A patent applicant has a duty to prosecute applications before the Patent and Trademark Office (PTO) with candor, good faith and honesty. Molins PLC v. Textron, Inc., 48 F.3d 1172, 1178 (Fed. Cir. 1995). Inequitable conduct includes affirmative misrepresentation of a material fact, failure to disclose material information or submission of false material information, coupled with an intent to deceive. Id. In this regard, the knowledge and actions of an applicant's representatives are chargeable to the applicant. FMC Corp. v. Manitowoc Co., 835 F.2d 1411, 1415 n.8 (Fed. Cir. 1987).
The determination of inequitable conduct is committed to the court's discretion. Critikon, Inc. v. Becton Dickinson Vascular Access, Inc., 120 F.3d 1253, 1255 (Fed. Cir. 1997). To prevail, a defendant must produce clear and convincing evidence of both materiality and intent to deceive. Kingsdown Med. Cons., Ltd. v. Hollister, 863 F.2d 867, 872 (Fed. Cir. 1988). Once threshold findings of materiality and intent are made, the court must weigh them together to determine whether a conclusion of inequitable conduct is warranted. Halliburton Co. v. Schlumberger Tech. Corp., 925 F.2d 1435, 1439 n.3 (Fed. Cir. 1991). The more material the omission or misrepresentation, the less intent that must be shown to reach a conclusion of inequitable conduct, and vice versa. Akzo N.V. v. U.S. Int'l Trade Comm'n, 808 F.2d 1471, 1481-82 (Fed. Cir. 1986). Close cases should not be resolved unilaterally by the applicant, but rather through disclosure to the PTO. LaBounty Mfg., Inc. v. U.S. Int'l Trade Comm'n, 958 F.2d 1066, 1076 (Fed. Cir. 1992).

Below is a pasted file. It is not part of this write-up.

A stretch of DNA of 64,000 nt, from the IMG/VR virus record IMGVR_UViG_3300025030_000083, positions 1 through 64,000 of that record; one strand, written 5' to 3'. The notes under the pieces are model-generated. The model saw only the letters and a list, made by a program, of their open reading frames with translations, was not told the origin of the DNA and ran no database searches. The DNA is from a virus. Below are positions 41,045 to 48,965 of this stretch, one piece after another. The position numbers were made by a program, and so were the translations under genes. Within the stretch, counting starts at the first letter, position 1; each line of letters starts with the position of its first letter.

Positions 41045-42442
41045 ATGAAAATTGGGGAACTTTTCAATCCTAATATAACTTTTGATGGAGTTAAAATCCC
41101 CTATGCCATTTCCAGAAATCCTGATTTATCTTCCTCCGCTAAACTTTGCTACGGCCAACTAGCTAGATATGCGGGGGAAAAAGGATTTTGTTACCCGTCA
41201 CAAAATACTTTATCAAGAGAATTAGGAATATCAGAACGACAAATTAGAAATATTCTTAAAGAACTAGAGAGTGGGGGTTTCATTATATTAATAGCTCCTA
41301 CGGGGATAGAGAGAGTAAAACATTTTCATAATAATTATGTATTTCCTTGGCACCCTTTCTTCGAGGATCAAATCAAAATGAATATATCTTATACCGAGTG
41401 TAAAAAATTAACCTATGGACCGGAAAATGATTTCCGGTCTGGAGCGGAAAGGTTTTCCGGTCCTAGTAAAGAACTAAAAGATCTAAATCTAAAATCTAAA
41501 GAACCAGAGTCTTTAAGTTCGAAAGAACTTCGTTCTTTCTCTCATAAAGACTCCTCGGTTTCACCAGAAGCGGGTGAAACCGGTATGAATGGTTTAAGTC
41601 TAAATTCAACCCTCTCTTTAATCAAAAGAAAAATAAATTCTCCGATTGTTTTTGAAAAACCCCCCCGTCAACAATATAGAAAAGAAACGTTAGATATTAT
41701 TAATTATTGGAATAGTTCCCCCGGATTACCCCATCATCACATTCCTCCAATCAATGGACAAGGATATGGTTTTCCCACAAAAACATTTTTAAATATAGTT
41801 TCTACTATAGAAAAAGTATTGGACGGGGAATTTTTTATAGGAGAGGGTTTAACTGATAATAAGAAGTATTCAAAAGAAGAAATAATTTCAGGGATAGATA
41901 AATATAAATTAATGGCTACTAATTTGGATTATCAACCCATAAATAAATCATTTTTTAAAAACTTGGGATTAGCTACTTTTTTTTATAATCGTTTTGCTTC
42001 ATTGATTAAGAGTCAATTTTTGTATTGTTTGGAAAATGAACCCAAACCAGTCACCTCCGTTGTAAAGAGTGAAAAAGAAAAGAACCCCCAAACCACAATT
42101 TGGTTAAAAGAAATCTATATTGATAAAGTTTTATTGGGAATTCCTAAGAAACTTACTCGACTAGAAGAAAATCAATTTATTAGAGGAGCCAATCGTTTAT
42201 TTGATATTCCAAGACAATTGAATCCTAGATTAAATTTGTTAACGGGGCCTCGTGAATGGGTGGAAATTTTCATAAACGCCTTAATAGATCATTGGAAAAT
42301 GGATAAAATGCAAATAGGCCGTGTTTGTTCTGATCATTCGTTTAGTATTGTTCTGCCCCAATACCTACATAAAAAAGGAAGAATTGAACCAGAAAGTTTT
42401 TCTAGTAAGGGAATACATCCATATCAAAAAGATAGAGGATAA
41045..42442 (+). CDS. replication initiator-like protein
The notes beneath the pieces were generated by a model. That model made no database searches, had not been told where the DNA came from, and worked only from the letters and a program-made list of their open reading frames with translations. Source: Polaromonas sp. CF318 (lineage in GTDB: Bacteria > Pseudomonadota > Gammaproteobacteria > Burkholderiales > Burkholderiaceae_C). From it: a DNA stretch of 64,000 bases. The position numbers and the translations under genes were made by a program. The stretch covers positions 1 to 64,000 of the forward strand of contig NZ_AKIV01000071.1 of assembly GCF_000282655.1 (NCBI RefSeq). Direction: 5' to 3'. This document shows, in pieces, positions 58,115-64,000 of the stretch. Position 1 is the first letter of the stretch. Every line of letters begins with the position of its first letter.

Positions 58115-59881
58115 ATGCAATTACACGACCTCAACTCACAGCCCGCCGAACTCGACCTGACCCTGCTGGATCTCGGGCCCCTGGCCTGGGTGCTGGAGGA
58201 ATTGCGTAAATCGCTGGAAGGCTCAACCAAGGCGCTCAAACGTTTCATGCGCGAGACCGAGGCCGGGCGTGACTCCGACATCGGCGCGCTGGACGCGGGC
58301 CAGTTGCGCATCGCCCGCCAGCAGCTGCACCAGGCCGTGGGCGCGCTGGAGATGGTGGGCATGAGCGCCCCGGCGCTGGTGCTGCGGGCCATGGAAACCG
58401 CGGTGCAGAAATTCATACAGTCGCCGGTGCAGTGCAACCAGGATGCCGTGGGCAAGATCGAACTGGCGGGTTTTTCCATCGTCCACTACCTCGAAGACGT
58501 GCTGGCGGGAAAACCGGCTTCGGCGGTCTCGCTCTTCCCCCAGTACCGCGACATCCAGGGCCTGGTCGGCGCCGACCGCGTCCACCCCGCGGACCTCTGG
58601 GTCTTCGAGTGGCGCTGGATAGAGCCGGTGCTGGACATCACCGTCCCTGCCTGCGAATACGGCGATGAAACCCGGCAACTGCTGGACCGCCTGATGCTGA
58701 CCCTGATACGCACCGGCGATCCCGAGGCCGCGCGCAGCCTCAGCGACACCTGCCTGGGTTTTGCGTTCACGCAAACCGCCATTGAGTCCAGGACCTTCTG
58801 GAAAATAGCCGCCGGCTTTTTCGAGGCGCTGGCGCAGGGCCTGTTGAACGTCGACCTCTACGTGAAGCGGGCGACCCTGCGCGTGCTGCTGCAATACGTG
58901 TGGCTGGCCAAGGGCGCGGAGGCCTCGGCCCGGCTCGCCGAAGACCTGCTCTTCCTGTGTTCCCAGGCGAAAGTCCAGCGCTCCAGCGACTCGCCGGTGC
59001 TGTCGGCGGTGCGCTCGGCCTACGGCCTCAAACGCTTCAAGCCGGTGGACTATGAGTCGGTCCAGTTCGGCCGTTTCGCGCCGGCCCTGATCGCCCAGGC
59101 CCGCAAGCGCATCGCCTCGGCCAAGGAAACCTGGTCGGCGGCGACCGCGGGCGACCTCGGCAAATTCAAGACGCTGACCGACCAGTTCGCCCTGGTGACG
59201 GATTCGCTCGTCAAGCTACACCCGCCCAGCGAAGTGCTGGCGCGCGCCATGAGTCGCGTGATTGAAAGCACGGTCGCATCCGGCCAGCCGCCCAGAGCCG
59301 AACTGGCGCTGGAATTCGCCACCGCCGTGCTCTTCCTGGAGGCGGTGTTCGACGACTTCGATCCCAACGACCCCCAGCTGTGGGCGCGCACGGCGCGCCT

"The starting point in determining materiality is the definition of the PTO." Critikon, 120 F.3d at 1257. PTO Rule 56 provides that "information is material to patentability when it is not cumulative to information already of record or being made of record in the application, and . . . [i]t establishes, by itself or in combination with other information, a prima facie case of unpatentability of a claim; or . . . [i]t refutes, or is inconsistent with, a position the applicant takes in: . . . [o]pposing an argument of unpatentability relied on by the Office, or [a]sserting an argument of patentability." 37 C.F.R. § 1.56 (1999). The standard is not whether the particular examiner of the application at issue considered a reference important; rather, the appropriate inquiry focuses on a "reasonable examiner." Molins, 48 F.3d at 1179. Finally, a reference is not immaterial simply because claims are ultimately patented thereover. Id.
In turn, because direct evidence of intent to deceive is rarely available, the intent element may be inferred from the surrounding circumstances. J.P. Stevens & Co. v. Lex Tex, Ltd., 747 F.2d 1553, 1559 (Fed. Cir. 1984). Thus, "smoking gun" evidence is not required in order to establish an intent to deceive. Paragon, 984 F.2d at 1189-90. An inference of intent is warranted where a patent applicant knew or should have known that the withheld information would be material to the PTO's consideration of the patent application. Critikon, 120 F.3d at 1256. "In a case involving nondisclosure of information, clear and convincing evidence must show that the applicant made a deliberate decision to withhold a known material reference." Molins, 48 F.3d at 1181. 3. Whether A Triable Issue Exists As To Bristol's Inequitable Conduct in